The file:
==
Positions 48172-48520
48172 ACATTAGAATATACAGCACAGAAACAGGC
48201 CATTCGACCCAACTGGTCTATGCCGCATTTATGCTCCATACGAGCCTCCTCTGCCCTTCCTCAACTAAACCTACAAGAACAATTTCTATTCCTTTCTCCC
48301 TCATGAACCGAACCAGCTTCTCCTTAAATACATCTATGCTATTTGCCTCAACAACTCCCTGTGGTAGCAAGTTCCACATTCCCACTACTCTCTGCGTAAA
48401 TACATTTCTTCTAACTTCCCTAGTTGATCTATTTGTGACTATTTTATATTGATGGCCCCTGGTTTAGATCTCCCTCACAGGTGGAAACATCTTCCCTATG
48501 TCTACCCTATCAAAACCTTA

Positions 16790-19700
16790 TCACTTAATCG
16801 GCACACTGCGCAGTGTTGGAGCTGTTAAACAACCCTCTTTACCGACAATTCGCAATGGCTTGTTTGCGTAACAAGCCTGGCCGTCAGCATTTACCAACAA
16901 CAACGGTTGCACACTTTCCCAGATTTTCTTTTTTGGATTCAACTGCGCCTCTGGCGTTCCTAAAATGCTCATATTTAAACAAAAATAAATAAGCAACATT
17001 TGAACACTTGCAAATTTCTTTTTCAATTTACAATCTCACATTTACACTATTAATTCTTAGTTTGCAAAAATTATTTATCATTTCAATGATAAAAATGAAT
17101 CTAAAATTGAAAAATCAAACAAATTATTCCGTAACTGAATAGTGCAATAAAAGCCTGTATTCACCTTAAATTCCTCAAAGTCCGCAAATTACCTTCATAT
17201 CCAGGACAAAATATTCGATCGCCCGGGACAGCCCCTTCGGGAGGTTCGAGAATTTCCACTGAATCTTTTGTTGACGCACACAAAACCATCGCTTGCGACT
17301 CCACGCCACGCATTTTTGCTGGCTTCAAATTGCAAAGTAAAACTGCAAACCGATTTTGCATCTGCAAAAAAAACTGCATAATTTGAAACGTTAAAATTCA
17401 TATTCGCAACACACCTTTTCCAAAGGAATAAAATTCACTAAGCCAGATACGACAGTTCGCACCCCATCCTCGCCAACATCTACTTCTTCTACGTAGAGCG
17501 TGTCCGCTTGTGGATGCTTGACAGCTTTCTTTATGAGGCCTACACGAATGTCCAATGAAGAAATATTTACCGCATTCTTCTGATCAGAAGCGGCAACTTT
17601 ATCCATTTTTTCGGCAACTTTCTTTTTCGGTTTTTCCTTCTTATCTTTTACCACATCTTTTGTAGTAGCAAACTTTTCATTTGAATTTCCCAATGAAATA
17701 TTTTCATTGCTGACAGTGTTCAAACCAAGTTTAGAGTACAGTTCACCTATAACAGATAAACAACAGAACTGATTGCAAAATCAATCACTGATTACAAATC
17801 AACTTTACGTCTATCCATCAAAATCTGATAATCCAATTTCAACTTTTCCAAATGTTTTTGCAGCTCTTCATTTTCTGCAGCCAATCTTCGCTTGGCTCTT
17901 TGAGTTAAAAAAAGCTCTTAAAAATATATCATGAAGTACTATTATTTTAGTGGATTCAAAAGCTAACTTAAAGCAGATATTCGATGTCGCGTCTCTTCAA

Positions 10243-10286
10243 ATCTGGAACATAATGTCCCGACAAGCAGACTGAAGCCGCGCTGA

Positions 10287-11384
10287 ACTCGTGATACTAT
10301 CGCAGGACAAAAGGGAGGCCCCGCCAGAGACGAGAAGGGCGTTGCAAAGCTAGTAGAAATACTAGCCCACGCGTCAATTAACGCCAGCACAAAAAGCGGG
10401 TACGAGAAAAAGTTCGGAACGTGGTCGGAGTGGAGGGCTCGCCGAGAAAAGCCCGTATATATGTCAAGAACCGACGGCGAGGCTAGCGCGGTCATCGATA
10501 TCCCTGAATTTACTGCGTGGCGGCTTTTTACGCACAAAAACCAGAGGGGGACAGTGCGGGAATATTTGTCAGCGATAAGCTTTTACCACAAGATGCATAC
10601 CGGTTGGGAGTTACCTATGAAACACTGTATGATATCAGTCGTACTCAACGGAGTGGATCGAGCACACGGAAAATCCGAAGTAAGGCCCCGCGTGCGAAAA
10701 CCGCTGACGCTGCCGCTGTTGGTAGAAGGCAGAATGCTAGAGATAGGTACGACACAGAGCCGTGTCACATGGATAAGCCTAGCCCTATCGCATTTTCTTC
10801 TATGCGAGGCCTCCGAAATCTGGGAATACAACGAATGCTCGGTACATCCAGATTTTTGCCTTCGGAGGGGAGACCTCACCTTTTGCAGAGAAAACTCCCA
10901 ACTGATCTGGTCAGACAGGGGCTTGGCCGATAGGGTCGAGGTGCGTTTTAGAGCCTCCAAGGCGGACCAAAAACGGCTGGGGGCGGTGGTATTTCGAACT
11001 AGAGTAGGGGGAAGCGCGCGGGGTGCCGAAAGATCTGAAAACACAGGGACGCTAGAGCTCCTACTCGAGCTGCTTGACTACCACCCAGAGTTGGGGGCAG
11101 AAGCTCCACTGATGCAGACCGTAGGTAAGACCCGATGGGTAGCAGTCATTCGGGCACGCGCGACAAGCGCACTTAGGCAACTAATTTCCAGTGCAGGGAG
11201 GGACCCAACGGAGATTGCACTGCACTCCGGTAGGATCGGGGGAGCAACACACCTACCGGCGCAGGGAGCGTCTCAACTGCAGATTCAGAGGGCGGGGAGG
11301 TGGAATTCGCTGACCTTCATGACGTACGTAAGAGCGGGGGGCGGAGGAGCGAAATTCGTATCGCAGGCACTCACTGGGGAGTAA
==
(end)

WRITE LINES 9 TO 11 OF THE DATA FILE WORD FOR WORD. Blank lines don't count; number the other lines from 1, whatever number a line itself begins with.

16801 GCACACTGCGCAGTGTTGGAGCTGTTAAACAACCCTCTTTACCGACAATTCGCAATGGCTTGTTTGCGTAACAAGCCTGGCCGTCAGCATTTACCAACAA
16901 CAACGGTTGCACACTTTCCCAGATTTTCTTTTTTGGATTCAACTGCGCCTCTGGCGTTCCTAAAATGCTCATATTTAAACAAAAATAAATAAGCAACATT
17001 TGAACACTTGCAAATTTCTTTTTCAATTTACAATCTCACATTTACACTATTAATTCTTAGTTTGCAAAAATTATTTATCATTTCAATGATAAAAATGAAT